The lieutenant governor holds the second-highest office in the state, but arguably — since the person in that position also serves as president of the Texas Senate — is the state’s most powerful elected official.
Two state senators with opposing political views and philosophies on most issues are vying to replace outgoing Lt. Gov. David Dewhurst, a three-term incumbent from Houston who, along with two other challengers, was defeated by Sen. Dan Patrick in the Republican primary.
The key to the race is which of the candidates has the legislative experience and a history of level-headed leadership to guide the Senate, allowing each of its elected members to fairly participate in policy debates.
Patrick, a former radio talk show host in Houston, has been a polarizing presence since he joined the Senate in 2007. He defeated Dewhurst by appealing to the most conservative wing of the GOP and avid Tea Party supporters.
Digital Access For Only $0.99
For the most comprehensive local coverage, subscribe today.
His Democratic opponent is a San Antonio native and practicing pharmacist, state Sen. Leticia Van de Putte, who has served more than two decades in the Legislature.
Van de Putte is better suited to be lieutenant governor.
Patrick could very well be running for Texas secretary of defense, if there were such an office, since his emphasis in the campaign is to “defend” his fellow Texans — against threats on the border and in sanctuary cities; dangers on college campuses due to guns being banned there; intrusions from Washington, D.C., particularly by President Barack Obama; and those who threaten “life and traditional marriage.”
He says his top priority will be to protect the state’s southern border, which he insists is being overrun not only by illegal immigrants from Mexico and Central America and by vicious drug cartels, but also by Islamic State terrorists who “threaten to cross our border and kill Americans.”
Van de Putte, who proclaims herself a “pro-business Democrat,” describes her opponent as practicing the “politics of fear.”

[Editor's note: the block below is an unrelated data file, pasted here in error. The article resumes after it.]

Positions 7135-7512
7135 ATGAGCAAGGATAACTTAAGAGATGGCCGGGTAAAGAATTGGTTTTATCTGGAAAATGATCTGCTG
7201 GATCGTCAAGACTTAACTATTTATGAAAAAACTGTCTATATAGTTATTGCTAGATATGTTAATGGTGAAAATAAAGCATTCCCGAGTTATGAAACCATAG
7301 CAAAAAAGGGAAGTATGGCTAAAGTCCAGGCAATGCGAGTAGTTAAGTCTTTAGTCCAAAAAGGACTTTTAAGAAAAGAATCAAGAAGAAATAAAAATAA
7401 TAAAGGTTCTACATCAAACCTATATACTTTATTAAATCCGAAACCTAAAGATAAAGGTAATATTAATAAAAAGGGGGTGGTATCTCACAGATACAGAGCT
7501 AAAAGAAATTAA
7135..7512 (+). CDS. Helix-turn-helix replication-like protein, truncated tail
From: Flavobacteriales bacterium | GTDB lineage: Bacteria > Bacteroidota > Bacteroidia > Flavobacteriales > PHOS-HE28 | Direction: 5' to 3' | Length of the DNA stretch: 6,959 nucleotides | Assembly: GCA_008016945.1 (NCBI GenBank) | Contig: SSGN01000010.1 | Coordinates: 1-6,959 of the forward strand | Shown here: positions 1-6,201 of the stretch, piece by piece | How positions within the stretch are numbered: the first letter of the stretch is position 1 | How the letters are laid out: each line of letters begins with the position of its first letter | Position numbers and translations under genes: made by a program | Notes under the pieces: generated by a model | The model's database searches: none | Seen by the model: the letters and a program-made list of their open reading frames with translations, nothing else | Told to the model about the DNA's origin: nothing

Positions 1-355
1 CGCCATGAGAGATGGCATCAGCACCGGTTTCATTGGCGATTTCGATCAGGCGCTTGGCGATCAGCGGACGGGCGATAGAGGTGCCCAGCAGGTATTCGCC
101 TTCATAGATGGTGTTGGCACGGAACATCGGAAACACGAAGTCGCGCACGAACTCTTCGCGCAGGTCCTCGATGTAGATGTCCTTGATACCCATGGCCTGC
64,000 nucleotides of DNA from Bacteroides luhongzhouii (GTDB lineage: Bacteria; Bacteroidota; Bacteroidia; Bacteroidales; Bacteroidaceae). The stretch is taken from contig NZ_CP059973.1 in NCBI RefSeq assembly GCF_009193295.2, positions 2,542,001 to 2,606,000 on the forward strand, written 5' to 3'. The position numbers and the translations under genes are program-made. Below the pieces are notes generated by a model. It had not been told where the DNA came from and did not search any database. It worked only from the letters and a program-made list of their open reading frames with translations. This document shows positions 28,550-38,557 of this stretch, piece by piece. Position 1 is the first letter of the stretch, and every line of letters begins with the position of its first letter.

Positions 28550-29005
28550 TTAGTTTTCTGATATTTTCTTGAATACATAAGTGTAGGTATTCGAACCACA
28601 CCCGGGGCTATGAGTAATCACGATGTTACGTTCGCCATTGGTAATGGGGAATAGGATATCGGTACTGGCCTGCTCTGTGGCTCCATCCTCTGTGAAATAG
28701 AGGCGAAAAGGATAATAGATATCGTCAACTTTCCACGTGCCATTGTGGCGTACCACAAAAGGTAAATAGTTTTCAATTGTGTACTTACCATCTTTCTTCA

A mother of six with six grandchildren, Van de Putte criticizes Patrick for wanting to increase the state sales tax as a way to bring down property taxes, and for voting against more funding for public schools while advocating state-supported vouchers for private schools.
“Where Dan Patrick sees our schools and students as an expense, I see them as an investment,” she told the Star-Telegram Editorial Board.
On the issue of border control, Van de Putte and Patrick agree on the need. But they disagree on how to go about providing security along the Rio Grande between Texas and Mexico. Patrick proudly embraces Gov. Rick Perry’s decision to send National Guard troops to the border at a cost of $12 million a month.
Van de Putte says she would have listened to local officials who don’t want the troops on the border because National Guard personnel don’t have the law enforcement power to arrest or detain, and such a military presence is hurting the Rio Grande Valley economy because it negatively affects tourism.
Legislatively, Patrick touts passage of his bill requiring sonograms for women seeking abortions. He also cites a $172 million tax cut for small businesses.
His website includes among the legislation of which he is most proud a bill that placed “In God We Trust” permanently in the Senate chamber, and one that inserted “Under God” in the state pledge.
Van de Putte has a reputation for working across the aisle and pledges she will continue to do so if she is elected as lieutenant governor. She insists that she would appoint both Republicans and Democrats as chairs of committees, an idea Patrick firmly rejects.
“My management style is collaborative, not bullying,” Van de Putte said.
Texas deserves a strong, reasoned, hardworking and fair individual serving in this top administrative and legislative position.
The Star-Telegram Editorial Board recommends Leticia Van de Putte for lieutenant governor.